January 9, 2014


Infrastructure 101: The Evolution of Building Big Things (Part 1). As this country’s public infrastructure crumbles,  prominent organizations, such as Reason and its allies, strongly advocate using privatization to solve the problem. However, this country has a long and continuing history of successfully taking on big infrastructure projects through direct public support and funding – circumventing privatization while getting the job done well.  Truth-Out

The Long And Winding Road To An Opaque Government, Part 1: Security Documents. Over the last several years both federal and state governments have employed two primary methods of hiding their activities from the public.  The first and most obvious is the misuse of the Patriot Act to label government documents and activities as security matters.  This is nearly impossible to monitor.  If the public and the press cannot see any of the documents, there is no way to know what is being hidden.   The second is privatization of government functions.  By privatizing what are in fact functions of government, much questionable activity can be concealed in what may pass as a private corporation. Both these issues are now being litigated before the Ohio Supreme Court. Plunderbund

Report Examines Teach For America. Teach For America: A Return to the Evidence challenges the simplistic but widespread belief that TFA is a clear-cut success story. In fact, Heilig and Jez find that the best evidence shows TFA participants as a group are not meaningfully or consistently improving educational outcomes for the children they have taught. National Education Policy Center

NE: State Senator proposes selling or privatizing MUD. A state Senator from Omaha says he’ll introduce a bill to sell or privatize the Metropolitan Utilities District. Nebraska lawmakers return to session Wednesday. State Senator Scott Lautenbaugh says the bill he’ll introduce could bring in up to $3 billion. That money would go toward Omaha’s combined sewer overflow project and unfunded pension liabilities.    91.5 KIOS-FM

IL: Chicago: Private Meter Readers Wrote Hundreds of Thousands of Tickets, Data Shows. For the past few years, city parking meter enforcement crews have had a private team of ticket writers helping them do their jobs — and helping fill the city’s coffers with millions of dollars in additional revenues. DNAInfo.com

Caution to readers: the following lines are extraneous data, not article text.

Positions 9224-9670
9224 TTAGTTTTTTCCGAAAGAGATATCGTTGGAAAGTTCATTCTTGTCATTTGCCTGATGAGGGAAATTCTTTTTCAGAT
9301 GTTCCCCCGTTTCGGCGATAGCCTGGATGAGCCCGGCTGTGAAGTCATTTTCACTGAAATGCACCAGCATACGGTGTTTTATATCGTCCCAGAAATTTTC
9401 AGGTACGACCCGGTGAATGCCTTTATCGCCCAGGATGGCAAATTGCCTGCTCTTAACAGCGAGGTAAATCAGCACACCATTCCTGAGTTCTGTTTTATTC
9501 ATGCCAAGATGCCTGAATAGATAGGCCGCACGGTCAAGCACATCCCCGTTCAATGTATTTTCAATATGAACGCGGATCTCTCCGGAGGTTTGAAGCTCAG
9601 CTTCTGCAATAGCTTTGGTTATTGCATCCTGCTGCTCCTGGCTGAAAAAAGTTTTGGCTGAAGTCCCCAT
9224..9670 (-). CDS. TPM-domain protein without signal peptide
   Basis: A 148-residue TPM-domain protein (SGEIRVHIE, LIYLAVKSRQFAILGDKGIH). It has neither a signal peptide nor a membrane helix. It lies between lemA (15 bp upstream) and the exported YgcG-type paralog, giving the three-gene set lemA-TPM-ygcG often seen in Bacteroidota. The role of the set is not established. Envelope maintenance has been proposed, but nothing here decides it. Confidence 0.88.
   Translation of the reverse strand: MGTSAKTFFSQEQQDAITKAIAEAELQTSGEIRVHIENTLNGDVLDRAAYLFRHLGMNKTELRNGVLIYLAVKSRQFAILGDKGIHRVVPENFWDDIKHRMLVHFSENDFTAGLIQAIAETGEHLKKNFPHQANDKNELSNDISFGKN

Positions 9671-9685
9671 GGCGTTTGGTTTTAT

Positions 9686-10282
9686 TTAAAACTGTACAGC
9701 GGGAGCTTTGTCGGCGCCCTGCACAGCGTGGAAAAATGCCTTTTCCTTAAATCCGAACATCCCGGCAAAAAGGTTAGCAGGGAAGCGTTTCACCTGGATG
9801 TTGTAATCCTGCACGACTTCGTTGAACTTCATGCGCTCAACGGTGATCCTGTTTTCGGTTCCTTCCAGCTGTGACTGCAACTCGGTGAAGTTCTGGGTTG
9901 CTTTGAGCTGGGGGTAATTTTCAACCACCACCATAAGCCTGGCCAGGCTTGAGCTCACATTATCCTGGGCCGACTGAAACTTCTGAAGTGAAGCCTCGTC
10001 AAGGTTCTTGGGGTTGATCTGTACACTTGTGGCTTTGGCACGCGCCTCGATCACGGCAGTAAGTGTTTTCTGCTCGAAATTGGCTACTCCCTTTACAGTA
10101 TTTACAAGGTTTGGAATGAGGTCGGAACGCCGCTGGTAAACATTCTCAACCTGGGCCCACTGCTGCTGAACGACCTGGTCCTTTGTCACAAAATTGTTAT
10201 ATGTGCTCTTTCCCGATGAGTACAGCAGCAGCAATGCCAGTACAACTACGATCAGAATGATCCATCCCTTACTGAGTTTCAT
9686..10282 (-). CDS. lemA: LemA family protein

FL: Elevated toll road in Pasco clears big hurdle. State transportation officials accepted a bid Wednesday from private investors who want to build and operate an elevated toll road in southern Pasco County that could change commuting patterns for generations of Tampa Bay motorists. The Tampa Bay Tribune

AZ: Official: Nurse exposed 24 Buckeye inmates to hepatitis B and C. A nurse working for Corizon Inc., the private health-care provider, improperly injected and exposed inmates to hepatitis B and C… Corizon, which last year was awarded a three-year, $372 million contract to provide state inmate health care, refused to provide details of the incident, which occurred Sunday night… Caroline Isaacs, an activist and outspoken critic of privatizing prison health care, said she was “sadly not surprised” that inmates again were potentially exposed to hepatitis. “It’s just yet another piece of evidence that these kinds of problems are inevitable because they are inherent in the way these corporations do business,” said Isaacs, American Friends Service Committee program director. “This will keep happening until the state of Arizona takes responsibility for medical care in its own facilities.” azcentral.com

ID: Editorial: Idaho finds privately run prisons don’t measure up. Idaho’s decadelong experiment with prison privatization has failed, so Gov. Butch Otter had little choice when he reluctantly pulled the plug last week. The Spokesman Review

CA: What is privatization? Or is Berkeley still a public University. Wiseman and Breslauer are fiercely critical of a political culture that has enabled the state to disinvest from higher education.  According to Breslauer, even after the passage of Proposition 30 state funds now account for just 14% of Berkeley’s total budget, down from 30% in 1999 and 70% in 1971.  Although, if one includes ‘restricted’ monies from federal and local government about 40% of Berkeley’s revenue comes from public sources, the withdrawal of state funding has indeed been calamitous.  Despite this Breslauer’s polemic is that Berkeley is now more of a public university than it used to be in the fabled Master Plan era. National Education Policy Center